Humbert Humbert, a British professor coming to the US to teach, rents a room in Charlotte Haze's house, but only after he sees her 14-year-old daughter, Dolores (Lolita), to whom he is immediately attracted. Though he hates the mother, he marries her as this is the only way to be close to the girl, who will prove to be too mature for her age. They start a journey together, trying to hide they're not just (step)father and daughter, throughout the country, being followed by someone whom Humbert first suspects to be from the police. The profound jealousy, and maybe some guilt from the forbidden love, seem slowly to drive the man emotionally labile. Written by
Luis Canau <luis..canau@mail.EUnet.pt>
The movie should end in 1952, not 1950. Like the novel, the year is 1947 when Humbert meets Lolita, but the book states that both cross country trips and the time they spend at Beardsley amounts to about 2 years. The film has the same "3 years later" time jump as the novel, but there's no way from summer of 1947 to fall of 1950 could they have spent a year traveling the country, stayed in Beardsley for most of the school year, had another few months on a second cross country trip, and then have Humbert searching for Lolita for 3 years. See more »
She was Lo, plain Lo, in the morning, standing four feet ten in one sock. She was Lola in slacks, she was Dolly at school. She was Dolores on the dotted line. But in my arms she was always - Lolita. Light of my life, fire of my loins. My sin. My soul.
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After the credits are over there is a brief clip where Lolita is shown juggling a red apple. See more »
Briefly put, this film is a quite brilliant adaptation of the novel. While staying pretty faithful to the original source, Stephen Schiff's screenplay fleshes out the primary characters and their relationship, which plays out as a taboo but reserved love story. Maintaining the central themes, the plot is reduced to the essence of the major players and the linear events of the book. It's almost impossible to adapt a long book into the confines of a single average-length movie, but Schiff captures most of the important moments quite well and humanizes the characters who could have come off as bizarre depictions from Humbert's narrative.
Lyne's movie is at once haunting, compelling, and beautifully photographed. For all the controversy, it is a mature, reflective, and subtle film. "Lolita" is a challenging piece of work that sublimely reflects the pathos of the story and manages to retain bits of the complex humor of Nabokov. This "Lolita" abandons the notion of being a complete social satire and works as an essentially dramatic portrayal of a doomed, inappropriate romance that is ultimately a sad, tragic tale.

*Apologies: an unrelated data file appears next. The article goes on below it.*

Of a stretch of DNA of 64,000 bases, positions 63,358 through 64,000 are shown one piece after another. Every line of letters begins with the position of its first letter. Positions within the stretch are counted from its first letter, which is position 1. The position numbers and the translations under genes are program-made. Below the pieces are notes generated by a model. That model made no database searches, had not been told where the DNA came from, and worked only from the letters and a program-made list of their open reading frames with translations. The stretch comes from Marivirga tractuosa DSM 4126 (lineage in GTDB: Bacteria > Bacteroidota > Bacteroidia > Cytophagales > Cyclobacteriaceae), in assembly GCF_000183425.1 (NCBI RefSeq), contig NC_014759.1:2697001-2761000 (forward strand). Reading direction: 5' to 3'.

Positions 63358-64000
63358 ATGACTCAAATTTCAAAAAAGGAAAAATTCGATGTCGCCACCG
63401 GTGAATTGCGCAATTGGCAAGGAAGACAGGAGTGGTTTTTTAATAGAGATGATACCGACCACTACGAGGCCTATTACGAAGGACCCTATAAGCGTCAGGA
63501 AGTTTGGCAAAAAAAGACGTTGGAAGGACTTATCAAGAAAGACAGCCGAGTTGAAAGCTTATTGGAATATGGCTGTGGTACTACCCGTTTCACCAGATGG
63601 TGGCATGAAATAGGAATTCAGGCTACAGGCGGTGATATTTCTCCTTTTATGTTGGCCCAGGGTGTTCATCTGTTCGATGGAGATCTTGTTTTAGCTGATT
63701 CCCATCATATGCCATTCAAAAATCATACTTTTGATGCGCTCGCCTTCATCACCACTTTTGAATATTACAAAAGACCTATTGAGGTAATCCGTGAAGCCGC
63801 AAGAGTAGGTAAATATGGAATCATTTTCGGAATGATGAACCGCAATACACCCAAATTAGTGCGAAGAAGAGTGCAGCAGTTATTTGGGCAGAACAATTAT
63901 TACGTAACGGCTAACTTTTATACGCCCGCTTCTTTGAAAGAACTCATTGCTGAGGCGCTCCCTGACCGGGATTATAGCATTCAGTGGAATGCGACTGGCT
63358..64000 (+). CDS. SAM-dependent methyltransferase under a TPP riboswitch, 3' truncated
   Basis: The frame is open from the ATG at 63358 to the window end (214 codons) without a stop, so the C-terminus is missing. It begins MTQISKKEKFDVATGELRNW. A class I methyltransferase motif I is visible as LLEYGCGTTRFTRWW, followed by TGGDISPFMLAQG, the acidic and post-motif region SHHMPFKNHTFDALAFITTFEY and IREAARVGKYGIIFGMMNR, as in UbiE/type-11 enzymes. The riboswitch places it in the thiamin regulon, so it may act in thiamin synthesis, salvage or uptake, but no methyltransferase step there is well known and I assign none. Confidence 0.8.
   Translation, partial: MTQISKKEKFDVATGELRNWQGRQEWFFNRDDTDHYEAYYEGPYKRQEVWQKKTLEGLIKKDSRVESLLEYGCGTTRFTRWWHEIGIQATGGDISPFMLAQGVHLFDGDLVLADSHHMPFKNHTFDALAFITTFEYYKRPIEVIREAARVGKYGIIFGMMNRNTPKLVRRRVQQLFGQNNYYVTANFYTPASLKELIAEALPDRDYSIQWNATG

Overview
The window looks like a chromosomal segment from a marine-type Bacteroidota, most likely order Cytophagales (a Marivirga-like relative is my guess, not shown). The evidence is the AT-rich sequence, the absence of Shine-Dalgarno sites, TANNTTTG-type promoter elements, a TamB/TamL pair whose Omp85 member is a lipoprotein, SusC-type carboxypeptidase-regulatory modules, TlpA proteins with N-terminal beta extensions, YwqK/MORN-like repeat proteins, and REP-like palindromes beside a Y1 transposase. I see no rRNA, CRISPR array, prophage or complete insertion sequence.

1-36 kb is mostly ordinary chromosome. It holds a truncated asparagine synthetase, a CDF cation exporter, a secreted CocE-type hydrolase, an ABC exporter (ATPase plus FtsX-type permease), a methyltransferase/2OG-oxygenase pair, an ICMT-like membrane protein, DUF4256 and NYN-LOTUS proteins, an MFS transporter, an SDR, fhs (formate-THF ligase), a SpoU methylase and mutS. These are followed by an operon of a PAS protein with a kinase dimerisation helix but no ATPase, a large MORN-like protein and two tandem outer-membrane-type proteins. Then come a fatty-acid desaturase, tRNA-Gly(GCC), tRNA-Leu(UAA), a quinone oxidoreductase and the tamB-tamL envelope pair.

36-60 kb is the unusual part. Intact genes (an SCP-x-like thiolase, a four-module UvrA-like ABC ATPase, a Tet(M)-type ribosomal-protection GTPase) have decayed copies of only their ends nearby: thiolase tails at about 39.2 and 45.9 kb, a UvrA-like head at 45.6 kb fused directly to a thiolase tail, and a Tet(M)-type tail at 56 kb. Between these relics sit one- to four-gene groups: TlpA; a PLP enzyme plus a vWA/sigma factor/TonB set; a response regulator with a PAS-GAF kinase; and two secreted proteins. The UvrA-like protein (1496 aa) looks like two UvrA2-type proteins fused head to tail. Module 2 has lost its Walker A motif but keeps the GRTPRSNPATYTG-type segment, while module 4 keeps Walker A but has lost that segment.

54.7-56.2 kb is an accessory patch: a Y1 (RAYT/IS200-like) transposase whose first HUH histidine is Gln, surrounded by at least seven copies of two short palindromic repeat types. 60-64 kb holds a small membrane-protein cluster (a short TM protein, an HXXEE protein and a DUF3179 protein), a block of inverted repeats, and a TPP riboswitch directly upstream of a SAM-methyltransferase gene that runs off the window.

The performances are remarkable, especially those of Jeremy Irons and Dominique Swain. Irons is utterly perfect as the ill-fated wretch, Humbert Humbert. So understated but evocative with every move and gesture, he is the definitive Old-World European whose obsession bristles beneath his timorous demeanor. He evokes an incredible amount of sympathy for the character. Swain delivers an on-target portrayal of the flowering nymphet who toys with her burgeoning sexuality but hasn't overcome her fundamental brattiness. Swain elicits both allure and pity as the wayward character whose immaturity in mindset and behavior does not excuse her complicity in her affairs. Despite what some critics may have written, Melanie Griffith is fine in the small role as Lolita's overbearing mother. She is comically obtuse, and her veneer hits all the right, grating notes. Frank Langella rounds out the cast as the mysterious Quilty. He is appropriately shady, vague, and sinister when he appears from time to time, slowly revealing himself.
This is a real winner on many levels and should be up for several awards including best picture, director, actor, actress, and adapted screenplay. Showtime should be congratulated for its smart acquisition. I hope the movie finds its way to the largest possible audience.
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